I just spent a day with an excellent group of CEOs and MDs of small to medium-sized independent businesses. All great people with great businesses.
Here’s the irony of the day.
In charge of million pound turnovers and tens of staff they seemed to be obsessed about the wrong things. Most of the conversation was about how to get buy-in from the newest (and lowliest) members of staff. Rather than being preoccupied with the big stuff (how to cut bigger, better, fatter deals or how to maximise profitability) their focus, in public, was in the wrong place.
It seemed that some of them were too keen to examine the micro-detail and they had lost sight of the big picture. Sure, it is easier to discuss the minutiae. But that is at the risk of missing all the big stuff. These CEOs were suffering from Founder’s Dilemma. They had failed to move on from the early stage/start-up mentality where you worry about everyone and everything.
Despite having a perfectly competent team beneath them, they were still doing everything. The phrase that I heard several times over dinner was, “As long as I can make a better job of it than they can then I will continue to interfere if that’s what it takes for everyone to deliver to my high standards.” Oh, my!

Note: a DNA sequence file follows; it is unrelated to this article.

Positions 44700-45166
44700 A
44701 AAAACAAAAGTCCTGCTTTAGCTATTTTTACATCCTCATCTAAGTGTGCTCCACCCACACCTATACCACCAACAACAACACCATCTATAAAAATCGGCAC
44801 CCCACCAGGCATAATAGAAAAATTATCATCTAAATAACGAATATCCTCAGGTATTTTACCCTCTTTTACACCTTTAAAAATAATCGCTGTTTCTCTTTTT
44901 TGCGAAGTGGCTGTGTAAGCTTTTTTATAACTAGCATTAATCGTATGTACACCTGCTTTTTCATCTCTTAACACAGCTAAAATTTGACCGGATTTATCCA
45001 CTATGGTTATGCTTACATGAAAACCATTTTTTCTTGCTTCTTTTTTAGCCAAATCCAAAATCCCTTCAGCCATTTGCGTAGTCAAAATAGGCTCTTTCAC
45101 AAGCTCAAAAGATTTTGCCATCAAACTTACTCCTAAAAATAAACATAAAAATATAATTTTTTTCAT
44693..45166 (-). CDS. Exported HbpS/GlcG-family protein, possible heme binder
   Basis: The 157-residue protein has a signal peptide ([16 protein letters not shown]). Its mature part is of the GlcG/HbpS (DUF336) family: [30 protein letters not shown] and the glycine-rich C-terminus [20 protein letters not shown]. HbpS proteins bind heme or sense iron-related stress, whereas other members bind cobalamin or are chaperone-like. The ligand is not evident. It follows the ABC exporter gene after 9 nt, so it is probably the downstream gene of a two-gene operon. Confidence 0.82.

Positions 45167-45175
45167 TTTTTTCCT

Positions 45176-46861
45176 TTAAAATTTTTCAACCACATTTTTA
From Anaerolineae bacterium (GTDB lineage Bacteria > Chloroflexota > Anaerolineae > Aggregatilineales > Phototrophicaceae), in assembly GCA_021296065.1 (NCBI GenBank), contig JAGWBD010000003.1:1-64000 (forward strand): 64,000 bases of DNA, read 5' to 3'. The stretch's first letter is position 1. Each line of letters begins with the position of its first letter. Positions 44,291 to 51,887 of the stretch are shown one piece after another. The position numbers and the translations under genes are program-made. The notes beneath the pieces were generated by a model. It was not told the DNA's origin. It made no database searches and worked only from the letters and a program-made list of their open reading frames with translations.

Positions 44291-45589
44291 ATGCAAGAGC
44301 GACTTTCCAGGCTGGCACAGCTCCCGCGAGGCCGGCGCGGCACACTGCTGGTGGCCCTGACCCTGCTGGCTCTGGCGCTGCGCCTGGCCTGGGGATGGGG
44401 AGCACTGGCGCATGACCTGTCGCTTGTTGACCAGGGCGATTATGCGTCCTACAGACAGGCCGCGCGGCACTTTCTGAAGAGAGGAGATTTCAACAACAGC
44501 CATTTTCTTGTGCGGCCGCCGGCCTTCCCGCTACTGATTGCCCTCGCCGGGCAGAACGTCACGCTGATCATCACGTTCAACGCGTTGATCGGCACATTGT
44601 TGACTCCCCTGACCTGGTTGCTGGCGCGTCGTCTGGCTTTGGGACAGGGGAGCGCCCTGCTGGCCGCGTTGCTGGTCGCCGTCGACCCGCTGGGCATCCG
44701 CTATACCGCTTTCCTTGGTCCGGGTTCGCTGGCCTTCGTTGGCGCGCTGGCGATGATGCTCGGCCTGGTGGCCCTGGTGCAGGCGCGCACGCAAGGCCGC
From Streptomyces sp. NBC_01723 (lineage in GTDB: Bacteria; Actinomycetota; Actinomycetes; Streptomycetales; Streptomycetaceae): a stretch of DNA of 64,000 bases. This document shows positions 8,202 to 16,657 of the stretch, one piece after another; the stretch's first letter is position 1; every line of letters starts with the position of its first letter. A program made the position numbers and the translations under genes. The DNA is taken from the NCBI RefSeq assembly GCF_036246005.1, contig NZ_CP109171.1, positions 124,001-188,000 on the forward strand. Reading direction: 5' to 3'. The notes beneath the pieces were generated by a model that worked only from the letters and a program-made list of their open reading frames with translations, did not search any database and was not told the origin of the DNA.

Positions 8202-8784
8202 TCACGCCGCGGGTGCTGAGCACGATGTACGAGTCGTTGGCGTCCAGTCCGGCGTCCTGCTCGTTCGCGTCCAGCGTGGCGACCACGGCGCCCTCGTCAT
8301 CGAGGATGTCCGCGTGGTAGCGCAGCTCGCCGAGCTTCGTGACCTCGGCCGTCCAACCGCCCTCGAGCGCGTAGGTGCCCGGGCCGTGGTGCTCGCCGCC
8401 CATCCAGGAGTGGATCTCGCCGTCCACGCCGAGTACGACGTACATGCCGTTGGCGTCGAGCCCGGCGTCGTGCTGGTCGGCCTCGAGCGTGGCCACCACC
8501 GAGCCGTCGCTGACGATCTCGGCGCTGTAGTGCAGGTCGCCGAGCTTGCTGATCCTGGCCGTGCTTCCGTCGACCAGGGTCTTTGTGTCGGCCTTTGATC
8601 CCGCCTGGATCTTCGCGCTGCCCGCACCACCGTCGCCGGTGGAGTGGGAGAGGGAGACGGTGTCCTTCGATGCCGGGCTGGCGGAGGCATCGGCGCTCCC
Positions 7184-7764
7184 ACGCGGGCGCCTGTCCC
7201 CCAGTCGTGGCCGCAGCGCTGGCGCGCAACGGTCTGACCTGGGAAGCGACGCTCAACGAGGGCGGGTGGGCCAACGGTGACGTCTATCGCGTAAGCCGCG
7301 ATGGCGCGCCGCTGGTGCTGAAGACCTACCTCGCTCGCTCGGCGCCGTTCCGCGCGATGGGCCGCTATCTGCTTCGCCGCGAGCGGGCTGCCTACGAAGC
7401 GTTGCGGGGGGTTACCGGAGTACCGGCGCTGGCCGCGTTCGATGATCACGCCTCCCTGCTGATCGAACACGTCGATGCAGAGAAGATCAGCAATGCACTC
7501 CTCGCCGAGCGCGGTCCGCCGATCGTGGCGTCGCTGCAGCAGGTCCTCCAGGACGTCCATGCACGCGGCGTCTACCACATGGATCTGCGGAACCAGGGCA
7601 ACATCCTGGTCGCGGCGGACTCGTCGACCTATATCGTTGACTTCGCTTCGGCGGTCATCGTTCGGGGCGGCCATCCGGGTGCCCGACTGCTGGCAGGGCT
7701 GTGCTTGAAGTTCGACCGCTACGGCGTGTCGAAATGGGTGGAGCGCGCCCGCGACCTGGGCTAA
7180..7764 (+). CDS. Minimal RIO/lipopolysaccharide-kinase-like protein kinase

Part of the ‘growing up’ is recognising that you are not the business and that you employ people so that you do not have to do everything.
My feeling is that you will never grow your business if you insist on working ‘in’ and not ‘on’ the business. To work in the business means that you value yourself at no more than £10 or £15 per hour, the wage of those you insist on replacing. Time to grow some.
Using the process of designing your future helps people to decide exactly what they are and that they are not willing to tolerate.
You are what you tolerate
Robs latest book is now available to purchase via crowdfunder